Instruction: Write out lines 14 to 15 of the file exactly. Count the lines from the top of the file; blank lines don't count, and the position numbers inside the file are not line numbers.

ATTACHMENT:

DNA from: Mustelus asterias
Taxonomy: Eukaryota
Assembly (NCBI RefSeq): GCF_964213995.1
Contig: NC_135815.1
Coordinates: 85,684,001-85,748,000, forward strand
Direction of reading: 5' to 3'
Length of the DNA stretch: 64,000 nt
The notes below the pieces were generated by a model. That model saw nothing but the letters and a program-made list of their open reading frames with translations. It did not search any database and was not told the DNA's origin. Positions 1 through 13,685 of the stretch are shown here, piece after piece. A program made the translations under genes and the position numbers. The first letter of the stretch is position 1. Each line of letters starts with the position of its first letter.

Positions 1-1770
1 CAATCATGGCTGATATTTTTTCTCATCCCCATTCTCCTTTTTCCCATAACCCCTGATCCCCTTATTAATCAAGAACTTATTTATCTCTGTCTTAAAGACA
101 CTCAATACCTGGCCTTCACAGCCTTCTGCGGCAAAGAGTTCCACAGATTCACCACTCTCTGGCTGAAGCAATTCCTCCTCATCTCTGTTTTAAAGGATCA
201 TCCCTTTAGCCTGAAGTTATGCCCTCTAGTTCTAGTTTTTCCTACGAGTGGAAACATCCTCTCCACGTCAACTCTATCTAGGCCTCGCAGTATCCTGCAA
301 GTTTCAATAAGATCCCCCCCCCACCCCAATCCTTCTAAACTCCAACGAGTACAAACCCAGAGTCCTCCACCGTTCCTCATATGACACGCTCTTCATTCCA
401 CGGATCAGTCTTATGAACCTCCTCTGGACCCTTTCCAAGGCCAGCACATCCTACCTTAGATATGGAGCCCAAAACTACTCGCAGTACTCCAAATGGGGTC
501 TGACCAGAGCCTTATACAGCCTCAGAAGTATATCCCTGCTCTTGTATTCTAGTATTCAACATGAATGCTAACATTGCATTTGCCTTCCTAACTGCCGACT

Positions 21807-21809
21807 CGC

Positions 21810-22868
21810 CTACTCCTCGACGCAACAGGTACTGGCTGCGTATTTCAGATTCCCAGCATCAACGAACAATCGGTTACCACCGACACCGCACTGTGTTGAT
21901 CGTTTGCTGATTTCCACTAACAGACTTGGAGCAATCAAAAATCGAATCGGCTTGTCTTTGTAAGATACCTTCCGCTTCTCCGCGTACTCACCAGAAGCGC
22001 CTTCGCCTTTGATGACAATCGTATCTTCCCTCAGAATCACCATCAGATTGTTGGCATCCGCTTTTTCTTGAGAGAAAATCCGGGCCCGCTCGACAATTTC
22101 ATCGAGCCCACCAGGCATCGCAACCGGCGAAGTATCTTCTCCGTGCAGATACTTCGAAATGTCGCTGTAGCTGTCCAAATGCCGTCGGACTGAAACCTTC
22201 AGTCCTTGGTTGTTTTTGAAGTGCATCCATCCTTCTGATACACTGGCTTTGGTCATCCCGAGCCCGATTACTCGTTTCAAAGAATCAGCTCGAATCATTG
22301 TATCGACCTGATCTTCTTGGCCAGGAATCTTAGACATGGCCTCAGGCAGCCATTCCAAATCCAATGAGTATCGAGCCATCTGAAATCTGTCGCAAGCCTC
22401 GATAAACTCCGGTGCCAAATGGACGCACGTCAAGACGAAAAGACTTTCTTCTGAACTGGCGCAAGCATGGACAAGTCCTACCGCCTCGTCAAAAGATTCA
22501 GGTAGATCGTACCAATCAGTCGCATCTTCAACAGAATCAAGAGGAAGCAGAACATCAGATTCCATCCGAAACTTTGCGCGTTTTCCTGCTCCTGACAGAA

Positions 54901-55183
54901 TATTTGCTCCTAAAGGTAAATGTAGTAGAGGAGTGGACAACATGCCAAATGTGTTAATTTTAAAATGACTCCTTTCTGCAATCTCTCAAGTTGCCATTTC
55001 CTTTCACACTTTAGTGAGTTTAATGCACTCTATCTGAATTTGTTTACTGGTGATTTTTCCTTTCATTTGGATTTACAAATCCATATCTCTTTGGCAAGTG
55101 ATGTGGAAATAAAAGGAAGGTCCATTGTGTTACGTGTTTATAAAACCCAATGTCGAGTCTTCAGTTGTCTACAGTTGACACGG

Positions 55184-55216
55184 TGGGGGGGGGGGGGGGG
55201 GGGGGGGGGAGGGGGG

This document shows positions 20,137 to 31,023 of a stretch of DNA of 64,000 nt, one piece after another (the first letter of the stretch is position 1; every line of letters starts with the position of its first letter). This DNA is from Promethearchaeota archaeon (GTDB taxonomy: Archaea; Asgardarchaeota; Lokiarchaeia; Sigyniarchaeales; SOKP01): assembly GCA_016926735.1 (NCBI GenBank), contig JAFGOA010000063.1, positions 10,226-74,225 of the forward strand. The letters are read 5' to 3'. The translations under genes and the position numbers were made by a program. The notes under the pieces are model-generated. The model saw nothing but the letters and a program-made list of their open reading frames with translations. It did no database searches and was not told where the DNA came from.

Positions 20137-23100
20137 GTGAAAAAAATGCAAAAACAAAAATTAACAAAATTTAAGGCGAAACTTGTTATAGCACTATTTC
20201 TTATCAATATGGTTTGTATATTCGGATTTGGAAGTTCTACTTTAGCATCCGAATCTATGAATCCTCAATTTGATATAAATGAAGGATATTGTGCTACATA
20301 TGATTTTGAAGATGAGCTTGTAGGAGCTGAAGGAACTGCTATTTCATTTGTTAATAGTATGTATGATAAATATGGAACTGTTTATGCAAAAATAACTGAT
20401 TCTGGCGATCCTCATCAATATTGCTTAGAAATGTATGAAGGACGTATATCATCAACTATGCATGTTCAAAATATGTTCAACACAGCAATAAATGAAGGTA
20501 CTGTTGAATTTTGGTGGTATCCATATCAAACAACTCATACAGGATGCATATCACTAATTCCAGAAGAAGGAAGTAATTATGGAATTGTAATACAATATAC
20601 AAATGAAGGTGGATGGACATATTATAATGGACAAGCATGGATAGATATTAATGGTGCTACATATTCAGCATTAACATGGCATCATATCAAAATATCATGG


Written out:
401 CGGATCAGTCTTATGAACCTCCTCTGGACCCTTTCCAAGGCCAGCACATCCTACCTTAGATATGGAGCCCAAAACTACTCGCAGTACTCCAAATGGGGTC
501 TGACCAGAGCCTTATACAGCCTCAGAAGTATATCCCTGCTCTTGTATTCTAGTATTCAACATGAATGCTAACATTGCATTTGCCTTCCTAACTGCCGACT